A second use of R7 in the naval design task, one which also inspired a rules change, was in regard to the fuel tenders for the fleet. The constraints specified a minimum fractiona

... (read more)
Thanks! Do you have a link to the original article?

Why do you mourn when you can contemplate politics no more? What makes you think about it so much in the first place? That just seems like something you wouldn't want to ignore.

I admit I don't quite understand what MINERVA-DM is...I glanced at the paper briefly and it appears to be a...theoretical framework for making decisions which is shown to exhibit similar biases to human thought? (With cells and rows and ones?)

I can't describe it too much better than that. The framework is meant to be descriptive as opposed to normative.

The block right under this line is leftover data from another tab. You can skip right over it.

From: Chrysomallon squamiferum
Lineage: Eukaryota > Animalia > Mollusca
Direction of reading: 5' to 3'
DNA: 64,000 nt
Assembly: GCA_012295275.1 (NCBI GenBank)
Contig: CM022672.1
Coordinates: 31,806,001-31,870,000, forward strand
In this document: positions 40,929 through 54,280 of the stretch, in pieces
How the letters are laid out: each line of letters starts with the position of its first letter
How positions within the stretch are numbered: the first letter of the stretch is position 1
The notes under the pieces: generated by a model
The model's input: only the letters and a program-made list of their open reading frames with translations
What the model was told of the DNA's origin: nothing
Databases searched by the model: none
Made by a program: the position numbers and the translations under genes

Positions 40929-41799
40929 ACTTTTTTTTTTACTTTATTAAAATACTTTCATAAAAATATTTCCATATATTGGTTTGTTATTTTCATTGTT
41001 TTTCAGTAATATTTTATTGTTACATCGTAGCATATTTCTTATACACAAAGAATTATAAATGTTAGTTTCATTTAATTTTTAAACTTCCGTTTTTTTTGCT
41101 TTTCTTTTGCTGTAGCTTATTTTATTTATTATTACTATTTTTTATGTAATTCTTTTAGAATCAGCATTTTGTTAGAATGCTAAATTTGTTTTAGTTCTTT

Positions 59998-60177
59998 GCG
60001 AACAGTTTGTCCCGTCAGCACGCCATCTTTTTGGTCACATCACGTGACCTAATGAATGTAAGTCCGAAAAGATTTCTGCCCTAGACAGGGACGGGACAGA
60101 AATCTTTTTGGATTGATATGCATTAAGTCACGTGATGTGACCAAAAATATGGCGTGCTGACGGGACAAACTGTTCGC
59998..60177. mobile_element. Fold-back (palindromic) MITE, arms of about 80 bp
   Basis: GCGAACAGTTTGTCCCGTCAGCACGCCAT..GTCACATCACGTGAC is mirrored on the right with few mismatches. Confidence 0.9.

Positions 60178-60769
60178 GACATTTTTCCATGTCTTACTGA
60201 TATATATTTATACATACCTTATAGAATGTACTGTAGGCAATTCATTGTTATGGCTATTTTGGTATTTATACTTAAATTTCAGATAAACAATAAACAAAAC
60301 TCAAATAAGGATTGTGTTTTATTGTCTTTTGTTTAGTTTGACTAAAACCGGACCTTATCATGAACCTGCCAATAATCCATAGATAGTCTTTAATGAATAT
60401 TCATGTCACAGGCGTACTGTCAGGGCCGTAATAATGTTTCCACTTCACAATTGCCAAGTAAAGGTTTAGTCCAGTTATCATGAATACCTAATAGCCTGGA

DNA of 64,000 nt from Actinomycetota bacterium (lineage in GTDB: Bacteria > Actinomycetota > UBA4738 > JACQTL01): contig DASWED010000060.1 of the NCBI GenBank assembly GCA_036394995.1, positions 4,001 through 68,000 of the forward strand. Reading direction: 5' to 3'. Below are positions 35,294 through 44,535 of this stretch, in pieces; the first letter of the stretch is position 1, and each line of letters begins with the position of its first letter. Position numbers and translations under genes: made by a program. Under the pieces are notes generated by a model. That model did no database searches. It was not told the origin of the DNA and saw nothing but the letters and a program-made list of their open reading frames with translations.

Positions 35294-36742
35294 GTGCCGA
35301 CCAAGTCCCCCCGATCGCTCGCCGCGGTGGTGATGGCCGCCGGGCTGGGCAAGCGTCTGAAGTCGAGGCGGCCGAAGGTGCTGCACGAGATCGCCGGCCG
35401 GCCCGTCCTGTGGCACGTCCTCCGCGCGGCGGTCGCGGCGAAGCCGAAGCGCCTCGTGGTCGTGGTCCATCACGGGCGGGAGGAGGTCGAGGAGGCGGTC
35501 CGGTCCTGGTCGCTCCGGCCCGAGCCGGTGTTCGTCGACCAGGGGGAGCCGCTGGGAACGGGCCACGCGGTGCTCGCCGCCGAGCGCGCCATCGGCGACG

A complete description of MINERVA-DM would involve some simple math, but I can try to describe it in words. The rows of numbers you saw are vectors. We take a vector that represents an observation, called... (read more)

Huh, okay, cool. Thanks for the additional info!

I am assuming the first point is about this post and the second two are about the planning primer?

The first two are about this article and the third is about the planning fallacy primer. I mentioned hypothesis generation because you talked about 'pair debugging' and asking people to state the obvious solutions to a problem as ways to increase the number of hypotheses that are generated, and it pattern matched to what I'd read about hypothesis generation.

There are definitely several papers on memory bias affecting decisions, although I'm unsure if we'r

... (read more)
Okay, gotcha. Thanks for the clarification on the points. I admit I don't quite understand what MINERVA-DM is...I glanced at the paper briefly and it appears to be a...theoretical framework for making decisions which is shown to exhibit similar biases to human thought? (With cells and rows and ones?) I'm definitely not strong in this domain; any chance you could summarize?